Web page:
Lyrics and Life
By Caitlin Ward
Hip hop always a good way to begin a shared history
The Magic Number
(What does it all mean?)
Difficult preaching is Posdnuos’ pleasure
Everybody wants to be a deejay
This here piece of the pie
Focus is formed by flaunts to the soul
Now you may try to subtract it
Writer(s): Paul E. Huston, Vincent Lamont Mason, Kelvin Mercer, David Jolicoeur, Bob Lrod Dorough
So, it may have occurred to some of you out there that music is kind of important to me. In fact, I would go so far as to say that it’s pretty important to my family in general. You might have noticed a little bit.
Songs, artists, and albums have been the soundscape for whole chunks of our lives. Early Beatles is my sister and me at four and six years old, respectively. Paul Simon’s Graceland is just about every summer of my life. Donovan is my sister and me as preteens, biking around town. Sweatshop Union and Ivana Santilli are me moving out for the first time with my sister when I was 19 and she 21.
This is not to say that we’re a hive mind. We have separate taste in music, as well. But there’s a shared history, and sometimes one or the other of us is startled that she doesn’t know a particular song. This happened to me recently, when I got wildly excited about Marvin Gaye and Tammi Terrell’s You’re All I Need To Get By. My sister had never heard the song. This was wrong. It had to be remedied immediately. I called her at home and sang it to her. She was in the middle of doing something else. I don’t think it was her favourite thing to happen that day. She knows the song now though, so, should it come on again at some point, we will not have the debacle repeated.
I’ve been thinking of this particularly in recent weeks because my sister’s fellow has finally flown across the ocean to live in Canada for the year. It’s not the first time I’ve met him, of course, but it’s the first time we’ve spent any length of time in the same vicinity. It’s become clear, in those weeks, how much of an idiosyncratic shared history my sister and I have. Seemingly non-sequitur phrases like, “we need a futile gesture,” or “let’s go back and get ‘em, eh?” or “that’s sense, Withnail,” or “natural man likes to boogie,” will send the other off in fits of laughter, and this fellow will look from one to the other of us, confused, amused and possibly alarmed. I don’t think it’s unique to us — I think it’s a function of having siblings. A long, shared history leads to inside jokes that turn in on themselves and mutual loves for things that make little sense to others. My sister’s fellow, though, is an only child, so it’s been a brand new experience for him.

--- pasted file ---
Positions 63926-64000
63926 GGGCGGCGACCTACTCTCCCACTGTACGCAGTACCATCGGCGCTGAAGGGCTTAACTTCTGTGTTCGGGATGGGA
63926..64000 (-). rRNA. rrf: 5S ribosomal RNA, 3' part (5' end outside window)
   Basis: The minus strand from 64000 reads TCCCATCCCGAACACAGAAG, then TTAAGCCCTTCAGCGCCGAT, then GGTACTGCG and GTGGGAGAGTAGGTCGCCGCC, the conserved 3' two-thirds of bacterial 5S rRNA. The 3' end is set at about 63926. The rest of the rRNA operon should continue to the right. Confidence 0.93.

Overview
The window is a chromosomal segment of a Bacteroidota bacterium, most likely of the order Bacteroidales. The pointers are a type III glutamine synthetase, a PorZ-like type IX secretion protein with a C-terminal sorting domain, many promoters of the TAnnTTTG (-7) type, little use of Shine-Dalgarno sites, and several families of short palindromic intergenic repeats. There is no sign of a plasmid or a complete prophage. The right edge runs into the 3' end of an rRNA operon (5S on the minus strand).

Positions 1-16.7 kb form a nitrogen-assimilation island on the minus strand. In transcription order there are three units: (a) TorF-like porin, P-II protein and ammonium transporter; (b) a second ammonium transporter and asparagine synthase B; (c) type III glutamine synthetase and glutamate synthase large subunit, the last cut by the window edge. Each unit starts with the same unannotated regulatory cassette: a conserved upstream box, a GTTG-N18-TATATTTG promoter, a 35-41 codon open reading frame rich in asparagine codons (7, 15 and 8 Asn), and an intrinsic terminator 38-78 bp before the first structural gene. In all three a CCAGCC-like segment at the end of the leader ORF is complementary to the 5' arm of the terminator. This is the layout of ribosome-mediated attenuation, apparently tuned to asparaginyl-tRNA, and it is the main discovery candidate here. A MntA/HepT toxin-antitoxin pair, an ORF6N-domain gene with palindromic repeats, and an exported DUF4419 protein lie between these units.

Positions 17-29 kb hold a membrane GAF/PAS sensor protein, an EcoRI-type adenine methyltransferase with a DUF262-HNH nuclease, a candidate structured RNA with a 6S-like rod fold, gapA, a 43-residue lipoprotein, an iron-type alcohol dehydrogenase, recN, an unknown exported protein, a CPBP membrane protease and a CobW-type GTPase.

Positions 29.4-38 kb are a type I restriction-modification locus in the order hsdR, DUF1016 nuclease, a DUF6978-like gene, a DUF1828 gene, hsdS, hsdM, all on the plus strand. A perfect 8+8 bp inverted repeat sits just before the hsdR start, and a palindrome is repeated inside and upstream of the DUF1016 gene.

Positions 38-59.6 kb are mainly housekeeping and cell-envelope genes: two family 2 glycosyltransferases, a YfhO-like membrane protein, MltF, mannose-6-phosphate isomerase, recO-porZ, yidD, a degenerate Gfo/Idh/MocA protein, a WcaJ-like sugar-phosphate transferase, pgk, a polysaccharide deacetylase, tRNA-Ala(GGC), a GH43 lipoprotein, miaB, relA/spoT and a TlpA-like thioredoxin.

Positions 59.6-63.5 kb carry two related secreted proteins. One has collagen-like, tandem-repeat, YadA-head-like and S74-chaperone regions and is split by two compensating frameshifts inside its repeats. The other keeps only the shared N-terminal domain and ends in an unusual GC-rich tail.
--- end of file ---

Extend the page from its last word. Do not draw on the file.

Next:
I tried to ameliorate this last year when I told him we were bros. Being English, though, he didn’t really get the significance, and thought it was funny. So I told him we couldn’t be bros. I would find another bro who would not mock my offer of bro-hood. My sister was a bit upset about us not being bros, but I’m not sure he cares very much.
It’s not really the end of the world that we’re not bros. The real trouble, as I see it, is that I don’t have much of a shared history with this fellow. My sister met him in England, and much of their relationship has taken place there. He’s been here to visit once before, and I’ve been there to visit a few times, but beyond that, we’ve spent very little time together. It hasn’t been awkward, but it has felt a bit odd.
Or, at least, it did until this past weekend. The toilet in my apartment broke, and so we all piled into my slightly decrepit car to take him to Canadian Tire for the first time. After buying new parts, we bestowed upon him his first 20 cents-worth of Canadian Tire money, saying that he was a real Canadian, now.
But getting back into my slightly decrepit car, this fellow picked up the stack of CDs I leave on the passenger seat. When he looked at them, he said, “ah, De La Soul.”
Well, actually, it came out more like, “ah. D’luh sul.” He’s Northern, you understand.
But it turned out, unbeknownst even to my sister, this fellow is a fan of the band. So we put on their first album, Three Feet High and Rising, and sang The Magic Number for most of the way home. We traded stories about the history of hip hop, and I told him he would have to start listening to a Tribe Called Quest because everyone needs to love Q-Tip as much as I do.
So we’re not bros. And we don’t have much of a shared history. But we’re getting there.
Ward is a freelance writer and aspiring documentary filmmaker based in Saskatoon. You can find her short bursts of insight and frustration at http://www.twitter.com/newsetofstrings